What little there is of the thickest yellow-green ice also moved south.  While ESS has more thick ice in the 2021 image, I don't think any of that will be around by August.  Then again, I may be looking through doom-colored glasses.  The ASI looks more vulnerable than ever to me, and I'm surprised the PIOMAS volume is holding up as well as it is.  The 2020 vs. 2021 comparison shows the area around the North Pole losing substantial thickness, and as Freegrass noted, the retreat of the Atlantic front. 

      The location of the dark blue-black 1.25 meter thick ice in 2020 vs. 2021 is another example.  It was scattered but roughly centered around 80N in 2020, but it's center of mass moved south into the ESS at around 76N in 2021.  Maybe that just means that there will be tougher ice and thus slower melt out in the ESS in summer 2022.  But my guess is that what is left of thicker ice being located in lower latitude/higher melt zones will result in one more step down the trend of less MYI (which once gone won't return), and another increase in the portion of annual late summer open water.
       
From https://forum.arctic-sea-ice.net/index.php/topic,3299.msg300601.html#msg300601


« Last Edit: February 11, 2021, 11:45:04 PM by Glen Koehler »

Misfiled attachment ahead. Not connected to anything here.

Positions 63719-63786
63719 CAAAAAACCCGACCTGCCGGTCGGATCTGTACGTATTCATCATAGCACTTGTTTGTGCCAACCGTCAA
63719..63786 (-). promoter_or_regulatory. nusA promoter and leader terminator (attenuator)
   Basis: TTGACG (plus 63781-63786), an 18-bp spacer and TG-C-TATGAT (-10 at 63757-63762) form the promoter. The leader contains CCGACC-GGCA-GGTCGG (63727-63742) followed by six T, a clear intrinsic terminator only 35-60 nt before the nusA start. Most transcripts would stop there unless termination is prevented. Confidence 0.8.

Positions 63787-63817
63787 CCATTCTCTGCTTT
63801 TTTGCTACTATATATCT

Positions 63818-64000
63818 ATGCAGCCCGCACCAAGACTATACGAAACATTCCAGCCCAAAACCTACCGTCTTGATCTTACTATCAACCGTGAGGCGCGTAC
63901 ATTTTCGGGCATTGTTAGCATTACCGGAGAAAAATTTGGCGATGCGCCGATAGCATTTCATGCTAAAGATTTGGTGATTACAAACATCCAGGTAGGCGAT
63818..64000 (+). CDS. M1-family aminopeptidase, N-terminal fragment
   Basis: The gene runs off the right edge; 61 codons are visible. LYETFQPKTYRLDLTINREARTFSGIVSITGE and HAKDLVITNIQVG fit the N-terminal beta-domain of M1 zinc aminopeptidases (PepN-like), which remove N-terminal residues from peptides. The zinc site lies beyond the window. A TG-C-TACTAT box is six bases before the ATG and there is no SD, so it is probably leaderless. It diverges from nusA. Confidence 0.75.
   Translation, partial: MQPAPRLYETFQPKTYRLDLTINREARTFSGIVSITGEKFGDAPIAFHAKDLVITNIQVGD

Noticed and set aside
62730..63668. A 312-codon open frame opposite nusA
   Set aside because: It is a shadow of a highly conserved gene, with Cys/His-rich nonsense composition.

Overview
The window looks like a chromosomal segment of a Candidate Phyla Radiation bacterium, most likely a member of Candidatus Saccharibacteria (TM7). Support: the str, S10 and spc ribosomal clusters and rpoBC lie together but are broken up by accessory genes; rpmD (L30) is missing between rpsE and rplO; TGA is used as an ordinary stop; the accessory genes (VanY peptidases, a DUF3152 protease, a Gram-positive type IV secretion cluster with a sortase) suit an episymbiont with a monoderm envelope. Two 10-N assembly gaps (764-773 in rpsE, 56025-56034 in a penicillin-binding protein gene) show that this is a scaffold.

Niall Dollard

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Re: The 2020/2021 freezing season
« Reply #1115 on: February 12, 2021, 12:22:48 AM »
      I was knee-jerk reacting to the large blobs of light-blue 2-2.5 meter thick ice in 2021 vs. 2020 in the Freegrass's HYCOM image. 

Gotcha. My apologies. I was looking at the wrong chart (forgot to animate). It has moved way south  on Hycom.

Freegrass

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Re: The 2020/2021 freezing season
« Reply #1116 on: February 12, 2021, 12:52:33 PM »
When I saw the ice on this date last year, the blue, 2m thick ice, reminded me of the shape of last years minimum in September. So I had to check with a comparison.

If the 2021 minimum ends up looking anything like todays 2 meter ice, then that'll be news for sure...

WARNING! This message has absolutely zero scientific value!

It'll be interesting though to see how far the ice edge will reach this year. An ice free pole is surely possible with a set-up like this. But like I said so many times before; In the end, it'll all come down to the weather...
« Last Edit: February 12, 2021, 10:22:24 PM by Freegrass »
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Re: The 2020/2021 freezing season
« Reply #1117 on: February 12, 2021, 07:30:23 PM »